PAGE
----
Tuesday, January 20, 2009


Greetings. I am hoping to create a new language of mourning, which seems all but lost in the modern world.The Victorians understood the importance of grieving, and created a beautiful lexicon of melancholic imagery. Art, jewelry, and poetry that embraced the pain of loss, entwined with hope for an unknown yet eternal reunion. Today we live in a denial of death. We are embarrassed by the grieving process. Trite hallmark cards, plastic flowers, and a uninspired scattering of the ashes by the seaside is our current paltry legacy.

I hope to resurrect a meaningful way to grieve. From contemporary urn cozies to mourning jewelry, sewing a quilt from a loved ones' favorite clothes to inventive and personalized shrines.

Why I'm doing this: I unexpectedly lost a close member of my family. I searched for ways to honor her, but everything felt antiquated, inappropriate, or hollowly "goth." I am not morbid, yet I found myself going back to the Victorians and their culture of mourning. Why can't we have something like that? Why must we act like the deceased no longer exist?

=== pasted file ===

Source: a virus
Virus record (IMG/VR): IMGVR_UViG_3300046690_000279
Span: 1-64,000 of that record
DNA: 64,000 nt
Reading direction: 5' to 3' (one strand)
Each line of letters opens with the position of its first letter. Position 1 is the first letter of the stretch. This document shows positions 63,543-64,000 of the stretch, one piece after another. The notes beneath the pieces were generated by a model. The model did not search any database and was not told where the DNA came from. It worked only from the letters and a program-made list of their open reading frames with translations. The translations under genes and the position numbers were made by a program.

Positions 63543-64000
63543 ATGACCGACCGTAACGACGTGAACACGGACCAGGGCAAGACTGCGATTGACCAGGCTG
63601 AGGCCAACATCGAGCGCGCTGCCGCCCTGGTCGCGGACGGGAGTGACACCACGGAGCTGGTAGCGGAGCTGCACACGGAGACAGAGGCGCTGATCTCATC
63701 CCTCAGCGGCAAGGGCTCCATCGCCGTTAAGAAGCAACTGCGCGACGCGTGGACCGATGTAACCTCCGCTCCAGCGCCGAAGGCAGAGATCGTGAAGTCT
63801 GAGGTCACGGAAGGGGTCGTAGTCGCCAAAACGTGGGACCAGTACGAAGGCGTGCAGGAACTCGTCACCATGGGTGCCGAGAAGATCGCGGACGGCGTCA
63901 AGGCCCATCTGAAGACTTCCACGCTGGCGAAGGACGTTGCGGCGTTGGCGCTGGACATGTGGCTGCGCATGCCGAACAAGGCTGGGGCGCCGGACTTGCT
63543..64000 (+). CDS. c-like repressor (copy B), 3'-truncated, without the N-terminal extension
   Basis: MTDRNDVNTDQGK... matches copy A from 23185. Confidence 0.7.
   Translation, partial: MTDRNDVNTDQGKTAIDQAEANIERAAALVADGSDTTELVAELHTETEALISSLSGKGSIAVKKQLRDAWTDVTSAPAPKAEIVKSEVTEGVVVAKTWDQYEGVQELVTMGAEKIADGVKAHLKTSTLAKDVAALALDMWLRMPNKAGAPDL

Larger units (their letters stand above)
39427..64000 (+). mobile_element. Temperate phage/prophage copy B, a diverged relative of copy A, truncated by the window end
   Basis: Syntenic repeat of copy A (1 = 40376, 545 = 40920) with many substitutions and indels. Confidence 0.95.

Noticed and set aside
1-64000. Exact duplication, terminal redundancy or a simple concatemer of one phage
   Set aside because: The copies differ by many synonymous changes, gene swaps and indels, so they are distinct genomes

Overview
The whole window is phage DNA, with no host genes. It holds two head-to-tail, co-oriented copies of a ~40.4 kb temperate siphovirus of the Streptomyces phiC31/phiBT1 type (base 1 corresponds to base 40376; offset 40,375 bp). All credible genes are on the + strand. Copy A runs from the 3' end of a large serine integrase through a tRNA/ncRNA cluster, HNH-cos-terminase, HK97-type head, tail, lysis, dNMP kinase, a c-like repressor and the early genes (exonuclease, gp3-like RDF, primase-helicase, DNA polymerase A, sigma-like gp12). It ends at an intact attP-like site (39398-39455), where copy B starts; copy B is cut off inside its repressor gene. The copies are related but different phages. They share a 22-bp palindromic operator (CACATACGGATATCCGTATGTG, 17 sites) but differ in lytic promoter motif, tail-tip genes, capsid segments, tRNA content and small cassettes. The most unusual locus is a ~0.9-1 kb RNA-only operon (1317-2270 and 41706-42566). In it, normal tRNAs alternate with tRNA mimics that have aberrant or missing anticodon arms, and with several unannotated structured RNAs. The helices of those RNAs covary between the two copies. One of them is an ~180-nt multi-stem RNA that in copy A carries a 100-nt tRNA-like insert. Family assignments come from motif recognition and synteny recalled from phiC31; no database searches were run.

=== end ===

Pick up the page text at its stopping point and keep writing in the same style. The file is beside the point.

I work in television production, and wrote a Discovery Channel show called "Extreme Funerals". Though the methods of mourning were sometimes wacky (shooting ashes into space, turning remains into artificial coral reefs) I was moved by personal stories. I was also disturbed by how few options are out there. As I write this blog, I hope to find new ways to honor our loved ones, and even consider our own mortality.

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